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Title: Internal Phosphorus Loading in Ponds.

Focus Categories: SW, WQL, NU

Keywords: Ponds, Phosphorus, Water Quality, Stratification, Anoxia, Nitrogen, Urban Drainage, Radiotracers, Transport in Sediment and Water.

Duration: 3/99 - 3/00

Federal Funds: $33,178

Non-Federal Funds:

Principal Investigators: Peter H. Rich & Thomas Torgersen

Congressional District: 2nd

Critical Regional/State Water Problem

Glaciation left deranged drainage patterns and myriad small, shallow basins in much of north temperate America. The resulting ponds and small lakes serve as farm, fish, and fire ponds, stormwater detention and retention, water quality renewal basins, wildlife refuges, ice-skating rinks, and as ornaments in commercial and domestic landscapes. The inevitable results of the appeal and usefulness of ponds have been encroachment upon their drainage basins, excess nutrients, and poor water quality. Ponds can provide primary water quality improvement because dissolved phosphorus (PO4-3) combines with oxidized iron (Fe+3) to create insoluble compounds that can be buried in the sediments. But, in bottom sediments Fe+3 is chemically reduced to soluble Fe+2, making P mobile once more. In deeper lakes, oxygenated water below the photosynthetic zone recycles P back to the sediments. But in shallow ponds P released by sediments is taken up by photosynthetic algae blooms faster than it can be returned to the sediments. Because residence times for water in ponds are short, a significant fraction of P released by sediments can be discharged downstream, creating poor water quality elsewhere.

Light penetration can occur to pond bottoms which absorb this solar heat and temporarily stratify only centimeters above and below the sediment-water interface. Thermally created density instabilities can release anoxic products (e.g. Fe+2 and dissolved P) rapidly from sediment into overlying water. The result is internal P loading and worsened water quality both in the pond and downstream. By the time effects of the P-loading are clearly visible, there is little evidence of the thermal gradients and anoxia that caused the internal P- loading and the evidence of the controlling processes (microstratification and destabilization) no longer exist. As natural and artificial ponds are being used increasingly for water quality renewal in urban and suburban landscapes, incidents of internal P loading are becoming more common and more troublesome. Best Management Practices (BMPs) use ponds because they were thought to mimic the dynamics of lakes in retaining P. However, differences in both the scale and response time of small ponds suggest that BMPs involving ponds be re-examined.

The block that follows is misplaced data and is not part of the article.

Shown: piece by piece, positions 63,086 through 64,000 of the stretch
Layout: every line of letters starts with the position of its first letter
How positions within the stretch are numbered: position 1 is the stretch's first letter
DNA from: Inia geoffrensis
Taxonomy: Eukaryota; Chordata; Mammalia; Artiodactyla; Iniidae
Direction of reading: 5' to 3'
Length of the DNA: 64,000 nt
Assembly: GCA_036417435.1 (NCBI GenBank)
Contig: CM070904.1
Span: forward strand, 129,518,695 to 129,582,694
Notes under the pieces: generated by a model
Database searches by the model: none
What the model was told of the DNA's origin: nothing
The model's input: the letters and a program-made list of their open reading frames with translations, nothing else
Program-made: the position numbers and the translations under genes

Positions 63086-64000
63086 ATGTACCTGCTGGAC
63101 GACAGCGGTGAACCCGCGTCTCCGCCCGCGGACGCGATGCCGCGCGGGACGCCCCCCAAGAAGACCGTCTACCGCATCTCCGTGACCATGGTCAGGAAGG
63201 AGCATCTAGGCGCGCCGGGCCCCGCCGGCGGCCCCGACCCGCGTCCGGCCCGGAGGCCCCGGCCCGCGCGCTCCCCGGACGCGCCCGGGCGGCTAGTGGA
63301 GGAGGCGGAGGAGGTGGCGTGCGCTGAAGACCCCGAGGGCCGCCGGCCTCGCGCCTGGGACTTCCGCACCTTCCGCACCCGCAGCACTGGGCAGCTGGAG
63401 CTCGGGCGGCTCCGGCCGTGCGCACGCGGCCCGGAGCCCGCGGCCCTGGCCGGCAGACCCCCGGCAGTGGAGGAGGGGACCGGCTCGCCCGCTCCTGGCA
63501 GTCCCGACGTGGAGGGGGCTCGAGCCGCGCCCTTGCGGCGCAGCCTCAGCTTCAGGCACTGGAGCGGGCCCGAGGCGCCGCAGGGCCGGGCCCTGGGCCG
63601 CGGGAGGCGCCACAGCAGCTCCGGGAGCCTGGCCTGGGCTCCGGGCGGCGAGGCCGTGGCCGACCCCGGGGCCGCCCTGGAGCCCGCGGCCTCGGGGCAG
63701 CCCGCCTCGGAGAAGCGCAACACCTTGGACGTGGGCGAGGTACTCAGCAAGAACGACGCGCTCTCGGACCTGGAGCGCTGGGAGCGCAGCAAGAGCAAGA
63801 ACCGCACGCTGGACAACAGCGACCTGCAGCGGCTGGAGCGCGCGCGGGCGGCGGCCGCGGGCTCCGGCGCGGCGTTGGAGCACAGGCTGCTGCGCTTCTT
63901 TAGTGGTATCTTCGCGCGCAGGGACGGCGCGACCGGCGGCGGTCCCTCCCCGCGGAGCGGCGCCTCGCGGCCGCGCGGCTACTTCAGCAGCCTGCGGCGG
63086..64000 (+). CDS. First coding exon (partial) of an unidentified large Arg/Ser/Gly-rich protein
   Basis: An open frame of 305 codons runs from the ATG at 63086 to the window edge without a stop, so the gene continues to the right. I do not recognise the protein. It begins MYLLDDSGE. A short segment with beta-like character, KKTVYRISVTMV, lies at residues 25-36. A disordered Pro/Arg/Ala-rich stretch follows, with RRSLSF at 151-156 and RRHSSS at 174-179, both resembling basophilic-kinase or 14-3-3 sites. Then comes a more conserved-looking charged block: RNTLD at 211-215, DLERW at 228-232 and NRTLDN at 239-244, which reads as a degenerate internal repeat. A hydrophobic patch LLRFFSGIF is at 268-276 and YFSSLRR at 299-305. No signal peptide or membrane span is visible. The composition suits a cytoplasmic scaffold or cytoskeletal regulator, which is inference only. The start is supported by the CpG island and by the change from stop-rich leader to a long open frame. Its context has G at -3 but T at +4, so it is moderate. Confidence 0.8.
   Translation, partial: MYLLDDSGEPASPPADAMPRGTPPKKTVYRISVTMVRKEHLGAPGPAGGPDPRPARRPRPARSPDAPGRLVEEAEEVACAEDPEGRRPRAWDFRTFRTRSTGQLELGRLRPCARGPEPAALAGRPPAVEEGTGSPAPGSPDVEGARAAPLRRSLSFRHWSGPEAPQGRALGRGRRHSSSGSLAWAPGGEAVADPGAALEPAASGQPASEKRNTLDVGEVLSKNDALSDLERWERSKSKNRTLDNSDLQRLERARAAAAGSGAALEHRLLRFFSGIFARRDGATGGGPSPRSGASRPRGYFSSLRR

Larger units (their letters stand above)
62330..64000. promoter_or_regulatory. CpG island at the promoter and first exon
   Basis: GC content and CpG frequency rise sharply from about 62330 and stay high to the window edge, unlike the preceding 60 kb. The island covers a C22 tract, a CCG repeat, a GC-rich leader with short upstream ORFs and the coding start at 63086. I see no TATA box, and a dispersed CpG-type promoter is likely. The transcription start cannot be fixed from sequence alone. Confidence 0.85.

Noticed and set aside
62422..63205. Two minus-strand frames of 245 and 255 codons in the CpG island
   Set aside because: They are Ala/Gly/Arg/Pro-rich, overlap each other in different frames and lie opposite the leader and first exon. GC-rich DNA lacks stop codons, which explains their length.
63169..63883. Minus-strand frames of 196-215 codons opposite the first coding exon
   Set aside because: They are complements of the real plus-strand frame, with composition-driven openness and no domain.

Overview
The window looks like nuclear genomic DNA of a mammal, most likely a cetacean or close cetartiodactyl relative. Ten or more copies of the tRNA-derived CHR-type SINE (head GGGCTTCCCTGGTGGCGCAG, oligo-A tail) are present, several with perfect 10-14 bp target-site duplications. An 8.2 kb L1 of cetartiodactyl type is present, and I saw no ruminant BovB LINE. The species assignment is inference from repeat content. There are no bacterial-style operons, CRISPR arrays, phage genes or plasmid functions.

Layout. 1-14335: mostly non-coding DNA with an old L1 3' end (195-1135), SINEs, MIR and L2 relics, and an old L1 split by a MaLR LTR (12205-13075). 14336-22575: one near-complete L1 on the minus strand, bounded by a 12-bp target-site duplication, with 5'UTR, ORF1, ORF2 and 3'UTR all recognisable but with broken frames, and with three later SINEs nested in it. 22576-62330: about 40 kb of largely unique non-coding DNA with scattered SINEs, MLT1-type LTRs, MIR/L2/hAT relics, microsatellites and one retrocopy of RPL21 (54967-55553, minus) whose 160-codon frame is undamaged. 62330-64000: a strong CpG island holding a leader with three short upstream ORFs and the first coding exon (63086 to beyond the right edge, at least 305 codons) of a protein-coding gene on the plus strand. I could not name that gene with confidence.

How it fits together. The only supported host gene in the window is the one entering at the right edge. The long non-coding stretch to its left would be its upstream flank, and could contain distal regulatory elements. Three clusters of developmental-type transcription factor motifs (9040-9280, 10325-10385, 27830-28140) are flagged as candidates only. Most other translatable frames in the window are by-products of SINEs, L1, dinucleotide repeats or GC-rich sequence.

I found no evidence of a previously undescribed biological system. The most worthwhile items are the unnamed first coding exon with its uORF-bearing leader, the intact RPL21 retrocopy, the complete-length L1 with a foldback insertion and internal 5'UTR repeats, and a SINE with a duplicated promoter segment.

Results and Benefits

Until in-pond P loading is understood, defined in terms of its processes, and dynamically constrained by the time constants of the processes, a useful Best Management Practice (the use of ponds in urban/suburban landscapes) is questionable. Understanding the specific controls and driving forces for intermittent thermal stratification and internal P loading from pond bottoms will lead to better management of ponds for the same reasons that understanding external P-loading from drainage basins led to effective management of lakes in the 1970s.

Upon completion of this pilot project, we will have demonstrated (or scientifically refuted) the role of microstratification and destabilization as a control process for internal P-loading in small ponds. Armed with demonstration data, we will seek additional funding through appropriate avenues and will collaborate with the Connecticut Dept. of Environmental Protection (CTDEP) and Dept. of Transportation (CTDOT) in implementing and evaluating BMPs in other ponds (see attached endorsements from CTDEP and CTDOT). Regardless of the outcome of this pilot project, our analytical techniques and the close-interval sampling equipment installed in Mirror Lake will be available to colleagues in three Colleges (Liberal Arts & Science, Engineering, and Agriculture) within the University of Connecticut for demonstrations, environmental science laboratories and graduate student projects.

Nature, Scope, and Objectives of Research

We hypothesize that several related processes contribute to internal P loading in ponds. This pilot project proposes preliminary analyses to determine the presence and magnitude of those processes. We hypothesize that:

  1. Cryptic thermal stratification extends into the sediments of small ponds.
  2. The thermal stratification enhances anaerobic decomposition.
  3. Continued spring warming destabilizes the sediments resulting in P release 'events' from sediments.

Textbook definitions to the contrary, ponds stratify. Two studies (Rich, 1979; Benoit and Hemond, 1996) on shallow water bodies in southern New England demonstrate that solar energy input to the surface of ponds is distributed between heating the water and heating the sediment. 1/3 of the heat reaching mean depth (2.5m) in the shallow (4m) and humic-stained Dunham Pond, CT, is stored in sediments, and the entire water column is a metalimnion (DQ>1oC/m surface to bottom)(Rich 1979). In the deeper (13m) but clear Bickford Reservoir, MA, eddy diffusion is also controlled by a near-bottom density gradient attributed to heat absorption by the sediments (Benoit and Hemond 1996).